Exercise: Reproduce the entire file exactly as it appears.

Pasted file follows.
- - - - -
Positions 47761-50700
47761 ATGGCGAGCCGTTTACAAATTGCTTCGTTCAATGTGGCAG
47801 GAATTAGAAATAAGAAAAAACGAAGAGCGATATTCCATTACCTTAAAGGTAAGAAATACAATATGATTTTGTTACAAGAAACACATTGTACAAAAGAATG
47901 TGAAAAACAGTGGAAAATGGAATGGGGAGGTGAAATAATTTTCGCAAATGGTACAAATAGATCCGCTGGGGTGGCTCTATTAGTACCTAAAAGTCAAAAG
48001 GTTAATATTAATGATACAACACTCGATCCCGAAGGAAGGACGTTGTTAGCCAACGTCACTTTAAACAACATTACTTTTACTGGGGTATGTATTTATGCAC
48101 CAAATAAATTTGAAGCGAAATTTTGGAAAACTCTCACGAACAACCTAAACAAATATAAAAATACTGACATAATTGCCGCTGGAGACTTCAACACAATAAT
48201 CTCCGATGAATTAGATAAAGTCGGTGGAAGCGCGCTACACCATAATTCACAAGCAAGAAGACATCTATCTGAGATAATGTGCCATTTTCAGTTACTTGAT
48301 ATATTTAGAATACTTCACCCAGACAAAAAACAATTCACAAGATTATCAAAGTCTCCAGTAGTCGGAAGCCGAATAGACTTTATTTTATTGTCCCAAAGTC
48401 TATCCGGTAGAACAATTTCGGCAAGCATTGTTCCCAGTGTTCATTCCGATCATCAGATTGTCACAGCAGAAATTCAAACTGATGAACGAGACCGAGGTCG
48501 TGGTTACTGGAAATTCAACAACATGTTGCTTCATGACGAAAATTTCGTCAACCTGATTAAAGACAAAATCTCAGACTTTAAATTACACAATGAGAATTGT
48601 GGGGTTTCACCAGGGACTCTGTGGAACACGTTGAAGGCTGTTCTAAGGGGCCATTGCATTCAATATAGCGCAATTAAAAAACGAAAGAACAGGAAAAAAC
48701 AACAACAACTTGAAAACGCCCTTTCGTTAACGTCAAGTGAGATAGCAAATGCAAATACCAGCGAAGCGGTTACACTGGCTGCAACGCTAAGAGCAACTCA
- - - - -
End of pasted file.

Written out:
Positions 47761-50700
47761 ATGGCGAGCCGTTTACAAATTGCTTCGTTCAATGTGGCAG
47801 GAATTAGAAATAAGAAAAAACGAAGAGCGATATTCCATTACCTTAAAGGTAAGAAATACAATATGATTTTGTTACAAGAAACACATTGTACAAAAGAATG
47901 TGAAAAACAGTGGAAAATGGAATGGGGAGGTGAAATAATTTTCGCAAATGGTACAAATAGATCCGCTGGGGTGGCTCTATTAGTACCTAAAAGTCAAAAG
48001 GTTAATATTAATGATACAACACTCGATCCCGAAGGAAGGACGTTGTTAGCCAACGTCACTTTAAACAACATTACTTTTACTGGGGTATGTATTTATGCAC
48101 CAAATAAATTTGAAGCGAAATTTTGGAAAACTCTCACGAACAACCTAAACAAATATAAAAATACTGACATAATTGCCGCTGGAGACTTCAACACAATAAT
48201 CTCCGATGAATTAGATAAAGTCGGTGGAAGCGCGCTACACCATAATTCACAAGCAAGAAGACATCTATCTGAGATAATGTGCCATTTTCAGTTACTTGAT
48301 ATATTTAGAATACTTCACCCAGACAAAAAACAATTCACAAGATTATCAAAGTCTCCAGTAGTCGGAAGCCGAATAGACTTTATTTTATTGTCCCAAAGTC
48401 TATCCGGTAGAACAATTTCGGCAAGCATTGTTCCCAGTGTTCATTCCGATCATCAGATTGTCACAGCAGAAATTCAAACTGATGAACGAGACCGAGGTCG
48501 TGGTTACTGGAAATTCAACAACATGTTGCTTCATGACGAAAATTTCGTCAACCTGATTAAAGACAAAATCTCAGACTTTAAATTACACAATGAGAATTGT
48601 GGGGTTTCACCAGGGACTCTGTGGAACACGTTGAAGGCTGTTCTAAGGGGCCATTGCATTCAATATAGCGCAATTAAAAAACGAAAGAACAGGAAAAAAC
48701 AACAACAACTTGAAAACGCCCTTTCGTTAACGTCAAGTGAGATAGCAAATGCAAATACCAGCGAAGCGGTTACACTGGCTGCAACGCTAAGAGCAACTCA